An intensely well-researched book about a little-known (okay, so it was little-known to me, anyway) and fairly bizarre slice of French history. There are a lot of details. Details outside the main story, details that you miiiiiiiight just not care enough about. So I don't think thi...

    I struggled between giving this book either 2 or 3 stars. The history was really interesting, but I thought the book was very hard to follow. There were so many characters introduced which I thought were not fully explained or developed that it was sometimes hard to keep everyone strai...

  • Faith
    Dec 25, 2017

    Imagine the Salem witch trials, only instead of rough woolen homespun, everyone is wearing fancy dresses, ridiculous wigs, and too much rouge, and they?re speaking with French accents (well, and in French)?oh, and instead of charges being completely absurd and totally fabricated, l...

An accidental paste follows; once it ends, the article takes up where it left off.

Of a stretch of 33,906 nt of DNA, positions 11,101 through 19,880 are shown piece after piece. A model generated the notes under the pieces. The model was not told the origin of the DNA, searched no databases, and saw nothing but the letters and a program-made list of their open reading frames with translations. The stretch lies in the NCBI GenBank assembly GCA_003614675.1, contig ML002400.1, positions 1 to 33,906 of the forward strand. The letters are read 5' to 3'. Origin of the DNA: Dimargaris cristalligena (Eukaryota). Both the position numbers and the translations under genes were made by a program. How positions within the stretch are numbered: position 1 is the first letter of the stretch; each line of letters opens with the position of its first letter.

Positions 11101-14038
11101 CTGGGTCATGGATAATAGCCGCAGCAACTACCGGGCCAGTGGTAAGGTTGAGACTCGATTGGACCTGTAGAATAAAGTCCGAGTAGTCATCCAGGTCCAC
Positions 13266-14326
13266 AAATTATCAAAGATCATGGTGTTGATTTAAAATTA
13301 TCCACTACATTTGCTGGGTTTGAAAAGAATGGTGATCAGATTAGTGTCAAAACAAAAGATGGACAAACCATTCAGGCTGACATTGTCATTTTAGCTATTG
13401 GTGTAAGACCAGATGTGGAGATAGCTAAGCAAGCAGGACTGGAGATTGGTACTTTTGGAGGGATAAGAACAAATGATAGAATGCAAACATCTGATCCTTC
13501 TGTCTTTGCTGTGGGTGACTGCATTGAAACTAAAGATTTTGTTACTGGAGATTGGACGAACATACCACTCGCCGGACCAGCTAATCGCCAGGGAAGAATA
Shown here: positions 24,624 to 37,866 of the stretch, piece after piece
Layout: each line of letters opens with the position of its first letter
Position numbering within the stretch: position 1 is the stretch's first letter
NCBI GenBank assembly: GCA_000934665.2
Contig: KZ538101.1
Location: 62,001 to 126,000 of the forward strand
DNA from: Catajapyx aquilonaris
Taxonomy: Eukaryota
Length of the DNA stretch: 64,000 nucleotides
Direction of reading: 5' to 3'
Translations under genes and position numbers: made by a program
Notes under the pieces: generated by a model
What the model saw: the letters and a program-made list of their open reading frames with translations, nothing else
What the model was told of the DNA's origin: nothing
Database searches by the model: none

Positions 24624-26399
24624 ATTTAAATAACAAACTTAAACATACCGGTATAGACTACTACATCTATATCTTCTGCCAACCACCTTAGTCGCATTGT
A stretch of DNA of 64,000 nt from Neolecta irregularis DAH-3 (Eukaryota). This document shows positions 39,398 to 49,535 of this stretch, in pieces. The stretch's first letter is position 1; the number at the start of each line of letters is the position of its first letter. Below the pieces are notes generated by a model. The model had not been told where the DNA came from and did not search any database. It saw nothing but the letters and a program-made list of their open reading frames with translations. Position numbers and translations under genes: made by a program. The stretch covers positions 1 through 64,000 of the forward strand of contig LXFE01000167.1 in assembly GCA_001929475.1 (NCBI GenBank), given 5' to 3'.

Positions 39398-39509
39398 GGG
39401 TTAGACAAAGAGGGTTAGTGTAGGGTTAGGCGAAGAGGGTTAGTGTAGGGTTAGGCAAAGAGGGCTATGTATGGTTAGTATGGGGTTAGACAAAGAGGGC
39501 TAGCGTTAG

THIS IS A NEW FAVORITE!!! I absolutely LOVED this work of historical nonfiction. Tucker's writing is absolutely phenomenal. She truly paints a picture of 17th century France, and at times it feels like you're reading a novel rather than historical nonfiction. It's a page turner, but...

    *I received a free advance reading copy of this book in exchange for my honest review. I thought this was going to be a history of founding of Parisian law enforcement, similar to the early days of Scotland Yard. It is not. I expected a police procedural history. Instead, what I g...

    Full review at TheBibliophage.com Holly Tucker has accomplished a feat of research in creating City of Light, City of Poison: Murder, Magic, and the First Police Chief of Paris. More than that, Tucker has made the detailed historical events and personages into an incredibly readable...

    An intensely well-researched book about a little-known (okay, so it was little-known to me, anyway) and fairly bizarre slice of French history. There are a lot of details. Details outside the main story, details that you miiiiiiiight just not care enough about. So I don't think thi...